Inevitably the lessons of Hitchcock do live on in the skin of modern adaptations, some less effective than others. “Throw Mama for the Train,” one of the most famous, essentially altered his “Strangers on a Train” into a more comedic scenario. “A Perfect Murder” retooled the fundamentals of “Dial M for Murder” for more devious implications. And D.J. Caruso’s “Disturbia,” another recent example, carries the daunting task of rethinking the premise of “Rear Window” in all sorts of 21st century hoopla, as if to create the assumption that there remains much uncovered ground in the comforts of the soulless suburban lifestyle. Social statements aside, the movie has loftier intentions. There is a fine line separating the suggestive context of a Hitchcock thriller and violent modern torture porn, and here is a movie that walks that tightrope between simplifying the broad strokes of the earlier example and coming to terms with the gratuity of the latter. Many ought not to assume as much from any movie about such subjects made in the wake of the “Saw” franchise, but you’d be surprised at just how potent an idea like this does remain if given the proper treatment.
Caruso is dedicated to such foresight, and “Disturbia” is, amazingly enough, a rather effective little film – well-made, thoughtful, respectably acted and played with the kind of care and precision that made the architect of these ideas so treasured in the first place. That is not to say it is any kind of grand achievement when it comes to mimicking the skillful and careful tension of its parent, but that isn’t the point; for this filmmaker and these particular actors, it’s about recognizing the undercurrent of suspicion we each possess, and how the unnerving complacence of a standard lifestyle can bring it to the surface, especially in the face of events that create their own sense of uncertainty. The young man that stands behind the binoculars of this sentiment is no seasoned photographer, nor is he any sort of expert of life experience. But he is a good kid, driven by hard personal tragedies that supply him the drive to wonder, perhaps rightfully, if a neighbor is capable of inflicting unspeakable harm on those he comes in contact with, including a new female neighbor he has a crush on and a mother he holds closely to his bruised heart.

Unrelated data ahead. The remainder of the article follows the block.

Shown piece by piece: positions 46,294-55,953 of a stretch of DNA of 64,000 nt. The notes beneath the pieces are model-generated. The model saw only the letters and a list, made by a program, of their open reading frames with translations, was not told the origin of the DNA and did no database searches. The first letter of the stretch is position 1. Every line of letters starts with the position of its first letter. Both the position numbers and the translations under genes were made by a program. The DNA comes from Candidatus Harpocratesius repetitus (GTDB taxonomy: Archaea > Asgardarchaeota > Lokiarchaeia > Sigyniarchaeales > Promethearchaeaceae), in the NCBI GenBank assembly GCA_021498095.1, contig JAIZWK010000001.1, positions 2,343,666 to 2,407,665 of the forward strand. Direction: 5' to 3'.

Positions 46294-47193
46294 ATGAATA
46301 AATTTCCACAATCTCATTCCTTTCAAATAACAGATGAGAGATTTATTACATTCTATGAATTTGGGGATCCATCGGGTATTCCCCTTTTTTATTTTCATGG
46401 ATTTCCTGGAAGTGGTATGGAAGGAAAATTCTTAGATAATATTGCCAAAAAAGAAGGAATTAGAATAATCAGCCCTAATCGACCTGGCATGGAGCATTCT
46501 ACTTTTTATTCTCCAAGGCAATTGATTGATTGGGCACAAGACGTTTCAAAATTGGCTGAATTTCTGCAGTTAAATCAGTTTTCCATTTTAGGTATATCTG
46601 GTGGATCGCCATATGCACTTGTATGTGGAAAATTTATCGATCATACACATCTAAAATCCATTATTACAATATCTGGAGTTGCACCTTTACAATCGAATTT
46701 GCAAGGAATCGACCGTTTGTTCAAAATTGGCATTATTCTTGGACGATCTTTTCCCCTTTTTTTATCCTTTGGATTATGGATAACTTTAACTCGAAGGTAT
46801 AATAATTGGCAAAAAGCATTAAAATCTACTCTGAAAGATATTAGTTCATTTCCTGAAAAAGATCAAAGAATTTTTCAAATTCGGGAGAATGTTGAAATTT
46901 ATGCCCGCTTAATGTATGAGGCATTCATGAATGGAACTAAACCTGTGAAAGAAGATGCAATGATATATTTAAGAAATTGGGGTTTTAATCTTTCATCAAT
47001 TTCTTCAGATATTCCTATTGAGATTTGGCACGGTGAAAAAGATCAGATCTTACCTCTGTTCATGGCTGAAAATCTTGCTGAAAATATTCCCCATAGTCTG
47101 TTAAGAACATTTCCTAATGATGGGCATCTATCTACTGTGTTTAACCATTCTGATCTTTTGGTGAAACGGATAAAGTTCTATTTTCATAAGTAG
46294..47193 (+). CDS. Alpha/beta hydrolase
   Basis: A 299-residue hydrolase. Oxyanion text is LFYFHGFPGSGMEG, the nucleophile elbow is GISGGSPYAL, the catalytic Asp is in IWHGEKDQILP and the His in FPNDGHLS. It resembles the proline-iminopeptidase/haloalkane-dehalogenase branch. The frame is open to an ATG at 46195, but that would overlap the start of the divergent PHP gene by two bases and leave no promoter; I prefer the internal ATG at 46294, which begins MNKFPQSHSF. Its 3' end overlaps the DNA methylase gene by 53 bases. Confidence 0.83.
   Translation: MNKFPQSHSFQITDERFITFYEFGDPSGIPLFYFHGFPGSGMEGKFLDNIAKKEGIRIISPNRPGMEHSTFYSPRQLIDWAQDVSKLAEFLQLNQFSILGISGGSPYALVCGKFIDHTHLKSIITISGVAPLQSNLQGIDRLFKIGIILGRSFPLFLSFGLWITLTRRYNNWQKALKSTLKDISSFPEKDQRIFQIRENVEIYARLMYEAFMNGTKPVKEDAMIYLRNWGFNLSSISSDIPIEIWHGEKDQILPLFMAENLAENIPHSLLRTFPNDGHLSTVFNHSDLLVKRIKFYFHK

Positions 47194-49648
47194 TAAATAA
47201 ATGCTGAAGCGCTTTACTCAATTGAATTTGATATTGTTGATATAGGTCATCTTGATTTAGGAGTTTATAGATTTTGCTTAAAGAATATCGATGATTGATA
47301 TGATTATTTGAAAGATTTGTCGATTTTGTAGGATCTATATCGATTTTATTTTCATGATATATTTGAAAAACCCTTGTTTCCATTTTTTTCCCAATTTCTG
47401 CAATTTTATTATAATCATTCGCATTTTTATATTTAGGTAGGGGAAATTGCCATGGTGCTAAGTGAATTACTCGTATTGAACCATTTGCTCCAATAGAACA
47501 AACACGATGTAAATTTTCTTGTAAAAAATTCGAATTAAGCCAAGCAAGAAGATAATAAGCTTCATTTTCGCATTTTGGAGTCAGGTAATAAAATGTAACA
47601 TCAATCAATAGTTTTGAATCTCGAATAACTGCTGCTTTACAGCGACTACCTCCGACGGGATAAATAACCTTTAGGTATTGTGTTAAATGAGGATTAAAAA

That young man Kale is played by Shia LaBeouf, in a role that works congruently with his tempered approach as an actor. At the start of the picture, he and his father are out fishing and enjoying the comforts of their familial bond when a terrible accident on the road costs his dad his life, and forever sets him on a path of personal self-loathing. At school, when he is chastised cruelly by a Spanish teacher for procrastinating, he reacts violently, and becomes the subject of house arrest. Directionless and without much optimism, his paralyzing isolation turns him into a voyeur of the ongoing antics of a slew of neighbors, including one (Sarah Roemer) who recently moved into the house next door with her parents. Kale is keen at picking up on details with those he has strange fascinations for, and in a later scene LaBeouf is given a golden chance to show us how good he is at being natural in young love scenarios; after winning young Ashley’s attention, he rattles off a list of quirks he has come to notice about her, including how she loves to read classic novels on the roof outside her bedroom and how she always gives herself a quick glance-over in the mirror before going downstairs.